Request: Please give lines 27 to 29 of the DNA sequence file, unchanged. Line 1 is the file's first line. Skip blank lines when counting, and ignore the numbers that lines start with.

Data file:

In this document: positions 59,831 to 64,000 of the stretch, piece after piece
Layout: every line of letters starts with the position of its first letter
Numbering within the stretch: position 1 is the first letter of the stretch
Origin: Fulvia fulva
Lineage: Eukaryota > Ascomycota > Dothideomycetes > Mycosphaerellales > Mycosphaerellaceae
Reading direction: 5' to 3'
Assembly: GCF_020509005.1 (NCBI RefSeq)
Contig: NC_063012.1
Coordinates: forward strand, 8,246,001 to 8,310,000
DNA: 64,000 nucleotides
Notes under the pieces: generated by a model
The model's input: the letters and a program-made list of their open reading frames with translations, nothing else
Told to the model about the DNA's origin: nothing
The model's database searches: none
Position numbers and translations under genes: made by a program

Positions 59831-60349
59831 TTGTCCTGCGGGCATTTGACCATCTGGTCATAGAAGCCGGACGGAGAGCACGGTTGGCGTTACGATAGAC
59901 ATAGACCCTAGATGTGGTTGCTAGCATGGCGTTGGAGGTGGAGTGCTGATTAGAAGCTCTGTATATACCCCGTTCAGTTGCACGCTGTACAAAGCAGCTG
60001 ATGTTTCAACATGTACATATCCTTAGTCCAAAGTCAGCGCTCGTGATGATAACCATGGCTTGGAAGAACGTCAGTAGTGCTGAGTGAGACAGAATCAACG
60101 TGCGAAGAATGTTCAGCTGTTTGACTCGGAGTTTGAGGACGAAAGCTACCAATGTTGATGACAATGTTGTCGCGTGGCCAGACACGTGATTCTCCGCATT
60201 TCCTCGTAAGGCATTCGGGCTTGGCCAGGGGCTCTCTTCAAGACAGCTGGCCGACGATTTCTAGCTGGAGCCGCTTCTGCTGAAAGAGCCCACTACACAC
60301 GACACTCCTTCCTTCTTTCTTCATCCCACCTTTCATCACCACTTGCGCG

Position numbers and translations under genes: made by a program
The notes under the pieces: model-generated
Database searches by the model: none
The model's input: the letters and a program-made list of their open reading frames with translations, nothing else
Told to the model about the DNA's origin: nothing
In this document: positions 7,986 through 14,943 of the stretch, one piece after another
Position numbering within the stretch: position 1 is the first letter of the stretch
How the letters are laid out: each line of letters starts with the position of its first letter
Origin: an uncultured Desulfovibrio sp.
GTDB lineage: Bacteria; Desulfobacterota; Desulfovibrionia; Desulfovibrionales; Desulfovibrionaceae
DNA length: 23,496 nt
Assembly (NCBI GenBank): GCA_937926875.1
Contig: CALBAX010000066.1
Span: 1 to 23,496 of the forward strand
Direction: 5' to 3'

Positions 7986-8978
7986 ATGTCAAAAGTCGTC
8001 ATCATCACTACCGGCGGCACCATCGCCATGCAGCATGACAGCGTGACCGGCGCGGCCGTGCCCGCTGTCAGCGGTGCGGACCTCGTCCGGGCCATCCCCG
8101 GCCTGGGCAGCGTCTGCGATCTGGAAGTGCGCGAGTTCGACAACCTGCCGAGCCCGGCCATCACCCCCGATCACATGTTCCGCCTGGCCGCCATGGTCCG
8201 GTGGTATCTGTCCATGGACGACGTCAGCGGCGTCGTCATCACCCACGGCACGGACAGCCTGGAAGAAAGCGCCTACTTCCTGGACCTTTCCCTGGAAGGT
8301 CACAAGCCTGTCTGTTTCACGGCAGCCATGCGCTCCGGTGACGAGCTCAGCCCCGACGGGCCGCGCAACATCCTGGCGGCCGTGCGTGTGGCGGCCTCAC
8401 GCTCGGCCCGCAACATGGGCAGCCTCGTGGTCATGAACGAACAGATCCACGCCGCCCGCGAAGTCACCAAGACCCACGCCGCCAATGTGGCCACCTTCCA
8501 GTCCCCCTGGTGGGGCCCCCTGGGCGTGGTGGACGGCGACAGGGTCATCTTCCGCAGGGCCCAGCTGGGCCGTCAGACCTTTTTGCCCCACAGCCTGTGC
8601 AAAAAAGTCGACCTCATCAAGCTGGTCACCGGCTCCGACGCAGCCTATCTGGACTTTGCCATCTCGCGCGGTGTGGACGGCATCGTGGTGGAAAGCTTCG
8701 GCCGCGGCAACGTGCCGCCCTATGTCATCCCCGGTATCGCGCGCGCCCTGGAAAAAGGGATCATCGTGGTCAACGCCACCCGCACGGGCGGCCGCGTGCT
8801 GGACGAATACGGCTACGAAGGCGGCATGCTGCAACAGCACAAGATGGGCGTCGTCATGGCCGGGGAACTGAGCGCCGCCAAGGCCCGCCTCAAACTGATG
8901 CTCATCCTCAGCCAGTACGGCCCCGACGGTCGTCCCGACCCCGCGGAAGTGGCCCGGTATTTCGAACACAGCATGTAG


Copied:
Told to the model about the DNA's origin: nothing
In this document: positions 7,986 through 14,943 of the stretch, one piece after another
Position numbering within the stretch: position 1 is the first letter of the stretch